The Silmarillion

The Silmarillion

Author: J.R.R. Tolkien
Publisher: Mariner Books
Format: Paperback
Pages: 384
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 The story of the creation of the world and of the First Age, this is the ancient drama to which the characters in The Lord of the Rings look back and in whose events some of them, such as Elrond and Galadriel, took part. The three Silmarils were jewels created by Fëanor, most gifted of the Elves. Within them was imprisoned the Light of the Two Trees of Valinor before the Trees themselves were destroyed by Morgoth, the first Dark Lord. Thereafter, the unsullied Light of Valinor lived on only in the Silmarils, but they were seized by Morgoth and set in his crown, which was guarded in the impenetrable fortress of Angband in the north of Middle-earth. The Silmarillion is the history of the rebellion of Fëanor and his kindred against the gods, their exile from Valinor and return to Middle-earth, and their war, hopeless despite all their heroism, against the great Enemy.
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ISBN:
Publication Date: 2014-10-07
Dimensions: 8.2 x 5.4 x 1.1 inches

Editorial Reviews

"Majestic! . . . Readers of The Hobbit and The Lord of the Rings will find in The Silmarillion a cosmology to call their own, medieval romances, fierce fairy tales, and fiercer wars that ring with heraldic fury . . . It overwhelms the reader." - Time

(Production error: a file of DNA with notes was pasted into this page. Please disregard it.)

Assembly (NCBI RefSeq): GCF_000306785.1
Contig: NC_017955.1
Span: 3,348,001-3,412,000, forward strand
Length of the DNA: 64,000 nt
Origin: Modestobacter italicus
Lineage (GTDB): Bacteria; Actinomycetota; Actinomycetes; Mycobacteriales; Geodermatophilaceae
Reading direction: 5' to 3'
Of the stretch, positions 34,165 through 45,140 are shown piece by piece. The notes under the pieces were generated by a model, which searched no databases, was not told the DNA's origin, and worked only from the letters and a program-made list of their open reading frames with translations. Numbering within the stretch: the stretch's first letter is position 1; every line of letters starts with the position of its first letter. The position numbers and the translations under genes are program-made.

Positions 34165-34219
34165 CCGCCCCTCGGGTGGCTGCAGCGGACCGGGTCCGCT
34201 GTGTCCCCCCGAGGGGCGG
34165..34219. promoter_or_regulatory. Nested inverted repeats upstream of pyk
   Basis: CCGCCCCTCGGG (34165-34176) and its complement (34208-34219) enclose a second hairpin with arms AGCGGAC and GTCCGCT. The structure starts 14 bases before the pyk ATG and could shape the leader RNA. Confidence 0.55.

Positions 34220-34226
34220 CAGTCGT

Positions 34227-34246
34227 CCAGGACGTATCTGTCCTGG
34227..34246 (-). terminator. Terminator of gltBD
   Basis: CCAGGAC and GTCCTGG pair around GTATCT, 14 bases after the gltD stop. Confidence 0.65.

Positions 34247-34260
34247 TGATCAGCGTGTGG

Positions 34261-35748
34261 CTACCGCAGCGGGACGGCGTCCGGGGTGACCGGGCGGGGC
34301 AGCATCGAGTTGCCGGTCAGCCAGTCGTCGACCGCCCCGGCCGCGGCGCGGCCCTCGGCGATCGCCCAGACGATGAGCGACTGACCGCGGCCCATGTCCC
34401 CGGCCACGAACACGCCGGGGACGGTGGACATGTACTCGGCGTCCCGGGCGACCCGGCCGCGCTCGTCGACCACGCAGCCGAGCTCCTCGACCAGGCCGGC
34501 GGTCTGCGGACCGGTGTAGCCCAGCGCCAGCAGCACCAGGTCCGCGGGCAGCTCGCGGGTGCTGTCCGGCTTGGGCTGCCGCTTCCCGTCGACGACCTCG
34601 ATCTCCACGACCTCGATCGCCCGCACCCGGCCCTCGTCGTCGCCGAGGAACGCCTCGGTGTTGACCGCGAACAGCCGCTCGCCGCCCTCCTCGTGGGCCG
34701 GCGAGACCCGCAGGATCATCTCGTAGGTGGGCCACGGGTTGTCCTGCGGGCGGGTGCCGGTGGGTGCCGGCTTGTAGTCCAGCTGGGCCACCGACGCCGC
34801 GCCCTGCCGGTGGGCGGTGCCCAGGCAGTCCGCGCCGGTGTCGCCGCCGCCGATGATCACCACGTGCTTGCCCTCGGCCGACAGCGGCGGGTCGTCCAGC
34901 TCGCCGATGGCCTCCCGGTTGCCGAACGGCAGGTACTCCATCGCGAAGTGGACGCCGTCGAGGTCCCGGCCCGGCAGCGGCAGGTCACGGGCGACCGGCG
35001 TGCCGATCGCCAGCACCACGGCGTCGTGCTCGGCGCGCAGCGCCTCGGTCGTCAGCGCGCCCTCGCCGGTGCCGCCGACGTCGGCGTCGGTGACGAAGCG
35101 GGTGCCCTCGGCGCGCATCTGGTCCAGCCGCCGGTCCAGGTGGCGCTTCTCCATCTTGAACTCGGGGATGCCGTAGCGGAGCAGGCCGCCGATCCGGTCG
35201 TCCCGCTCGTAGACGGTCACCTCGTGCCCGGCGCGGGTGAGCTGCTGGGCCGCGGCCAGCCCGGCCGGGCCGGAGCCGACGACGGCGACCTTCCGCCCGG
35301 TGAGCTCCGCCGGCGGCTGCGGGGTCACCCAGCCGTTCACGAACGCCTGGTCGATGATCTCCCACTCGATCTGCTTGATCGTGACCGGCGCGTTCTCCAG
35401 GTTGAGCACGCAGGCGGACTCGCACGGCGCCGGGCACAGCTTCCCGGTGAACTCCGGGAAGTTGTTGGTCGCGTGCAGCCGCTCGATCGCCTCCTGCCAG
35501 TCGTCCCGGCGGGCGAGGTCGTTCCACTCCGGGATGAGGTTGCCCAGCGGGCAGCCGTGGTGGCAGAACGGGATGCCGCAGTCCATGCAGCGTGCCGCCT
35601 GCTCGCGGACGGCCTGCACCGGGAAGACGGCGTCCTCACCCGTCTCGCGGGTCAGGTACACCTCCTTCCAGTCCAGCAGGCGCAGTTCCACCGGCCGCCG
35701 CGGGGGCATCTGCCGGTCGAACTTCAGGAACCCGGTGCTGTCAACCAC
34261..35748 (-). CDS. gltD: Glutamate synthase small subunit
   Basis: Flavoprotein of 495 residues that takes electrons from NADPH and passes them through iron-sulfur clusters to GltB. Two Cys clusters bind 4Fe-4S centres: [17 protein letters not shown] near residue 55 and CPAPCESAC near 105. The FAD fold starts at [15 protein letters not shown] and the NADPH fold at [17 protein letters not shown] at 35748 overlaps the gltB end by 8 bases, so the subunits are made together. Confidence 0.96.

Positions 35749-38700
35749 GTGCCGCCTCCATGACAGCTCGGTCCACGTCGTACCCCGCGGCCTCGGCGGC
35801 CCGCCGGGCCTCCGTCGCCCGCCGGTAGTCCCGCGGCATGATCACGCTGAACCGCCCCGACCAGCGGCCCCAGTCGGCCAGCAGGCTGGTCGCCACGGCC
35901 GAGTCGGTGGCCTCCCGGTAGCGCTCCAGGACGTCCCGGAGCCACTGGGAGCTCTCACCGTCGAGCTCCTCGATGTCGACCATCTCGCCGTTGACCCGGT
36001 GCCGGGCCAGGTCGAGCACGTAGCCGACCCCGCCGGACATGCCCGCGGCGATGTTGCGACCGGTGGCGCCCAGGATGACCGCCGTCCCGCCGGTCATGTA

"A creation of singular beauty . . . magnificent in its best moments." - Washington Post

"Heart-lifting . . . a work of power, eloquence and noble vision . . . Superb!" - Wall Street Journal


About the Author:
J. R. R. Tolkien

J. R. R. Tolkien was an English writer, poet, philologist, and university professor who is best known as the author of the classic high fantasy works The Hobbit, The Lord of the Rings, and The Silmarillion. Tolkien was a very devout Roman Catholic and is credited with influencing C.S. Lewis's conversion from atheism to Christianity, although Tolkien was disappointed that C.S. Lewis had joined the Church of England rather than Roman Catholicism. Tolkien was quite dismayed by some of the liturgical reforms and changes implemented after the Second Vatican Council, so much so that he would continue to make all his responses loudly in Latin while the rest of the congregation would respond in English.